Then I tried a new recipe. It really didn't work. You start with a box of macaroni and cheese mix, prepared according to the instructions. Add about a half-cup of mayonnaise:


Stir that up, then add cooked broccoli and stir that in thoroughly:


Add some cooked chicken, the put the mixture in a greased muffin pan:


Cook it for 15-20 minutes, then let it stand for at least 5 minutes before you try to take it out of the pan. As you can see, my effort failed to maintain its muffin-cup shape:


I'm not sure why the recipe failed. Mrs. Wolves has a theory, though: "No cheese, no sticky-sticky, no goody-goody." I think she might be right. Maybe cheese, maybe more mayo. Hell, I don't know. It tasted fine, but it was basically macaroni and cheese with chicken and broccoli stirred in. Not what we were looking for. Kind of like the game result.

Lotta small countries coming by, still no San Marino

Some people, you just can't reach.


The swordfish is not looking particularly spritely

This project is in the dying days. The swordfish is not on the deck, but he's within range of the gaffe hook. If we go beyond Friday, I'll have a heart attack. Of course, if we don't go beyond Friday, I might have a heart attack, too. My cardiac status is pretty much unrelated to the project status.

Sure, it's another kit-tay post

Life is not complete without cute kit-tay pictures. So here you go. No damn idea who Mayhem is snuggling here:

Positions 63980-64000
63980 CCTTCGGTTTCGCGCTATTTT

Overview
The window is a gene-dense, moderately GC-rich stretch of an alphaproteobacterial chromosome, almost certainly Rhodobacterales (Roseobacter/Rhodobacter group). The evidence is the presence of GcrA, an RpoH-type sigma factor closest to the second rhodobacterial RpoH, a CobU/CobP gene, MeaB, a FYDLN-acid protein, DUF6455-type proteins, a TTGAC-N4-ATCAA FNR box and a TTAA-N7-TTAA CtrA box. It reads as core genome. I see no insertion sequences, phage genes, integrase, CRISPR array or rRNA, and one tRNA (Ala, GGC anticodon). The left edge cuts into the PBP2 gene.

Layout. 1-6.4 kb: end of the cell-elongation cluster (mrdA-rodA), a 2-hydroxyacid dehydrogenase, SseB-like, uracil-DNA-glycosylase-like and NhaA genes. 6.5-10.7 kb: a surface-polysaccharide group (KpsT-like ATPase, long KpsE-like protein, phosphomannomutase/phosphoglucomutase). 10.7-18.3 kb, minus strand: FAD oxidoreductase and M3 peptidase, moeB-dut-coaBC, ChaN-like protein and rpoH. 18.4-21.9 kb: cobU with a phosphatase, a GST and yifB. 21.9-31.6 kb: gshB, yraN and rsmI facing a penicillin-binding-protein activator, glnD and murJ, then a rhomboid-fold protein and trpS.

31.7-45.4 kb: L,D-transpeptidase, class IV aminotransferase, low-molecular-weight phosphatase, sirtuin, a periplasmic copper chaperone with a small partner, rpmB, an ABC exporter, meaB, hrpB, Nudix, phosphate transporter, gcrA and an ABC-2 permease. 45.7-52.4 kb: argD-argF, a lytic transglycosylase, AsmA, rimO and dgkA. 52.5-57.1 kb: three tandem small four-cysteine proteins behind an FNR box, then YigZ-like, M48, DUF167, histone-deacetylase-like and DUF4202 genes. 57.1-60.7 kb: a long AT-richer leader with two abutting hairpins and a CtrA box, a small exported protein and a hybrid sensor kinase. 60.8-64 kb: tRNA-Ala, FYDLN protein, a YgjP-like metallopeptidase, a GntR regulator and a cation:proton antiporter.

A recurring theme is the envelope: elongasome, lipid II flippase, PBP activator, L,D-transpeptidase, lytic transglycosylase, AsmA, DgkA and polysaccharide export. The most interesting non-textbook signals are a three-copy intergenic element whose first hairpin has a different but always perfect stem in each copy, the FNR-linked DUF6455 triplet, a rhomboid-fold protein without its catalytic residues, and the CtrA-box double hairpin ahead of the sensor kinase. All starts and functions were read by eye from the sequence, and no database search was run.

Yet another morning where Mrs. Wolves wakes up covered with kit-tays:


Kit-tay fix? Check. Food porn coming.

Sunday, October 16, 2016

Can we please glass these people?

The USS Mason is patrolling off the coast of Yemen, and the Yemeni rebels trying to overthrow the government there -- with the support of Iran, thank you very much -- keep shooting missiles at the Mason:
The destroyer USS Mason fired defensive countermeasures in response to what may have been incoming missiles, a defense official said . The ship had been attacked two times before in the past week, which triggered retaliatory strikes against radars used by Houthi rebels in those attacks. The Pentagon is investigating the incident.
"A U.S. Strike Group transiting international waters in the Red Sea detected possible inbound missile threats and deployed appropriate defensive measures," said a U.S. defense official. "Post event assessment is ongoing. All U.S. warships and vessels in the area are safe."
The destroyer USS Nitze and the USS Ponce, an afloat forward staging area ship, were close to the Mason at the time.
U.S. officials had said earlier Sunday that the Mason had come under attack from two inbound missiles that originated in Houthi-controlled territory in Yemen.
By my count, this makes four times the Mason has been fired at. I'm glad to see we've started shooting back, but we really need to do enough to ensure that they actually can't shoot at us anymore. It's time to turn the rocks into pebbles, the pebbles into sand:


Seriously, Iran is giving these guys the missiles, and we keep pretending everything is hunky fucking dory. Why don't we just give Iran a couple of our nuclear weapons and save them some trouble? Hell, maybe Barry the Lame should go ahead and give in to his inner desires and nuke Israel so Iran doesn't have to.

Three strikes and you're out

The USS Mason already has been shot twice at by Shiite rebel missiles twice off the coast of Yemen. Apparently that was enough even for this pussy-ass administration to retaliate. Well, I guess we need to turn some sand into glass over there, because the Houthis are at it again:
WASHINGTON (Reuters) - A U.S. Navy destroyer was targeted on Saturday in a failed missile attack from territory in Yemen controlled by Iran-aligned Houthi rebels, the third such incident in the past week, U.S. officials said.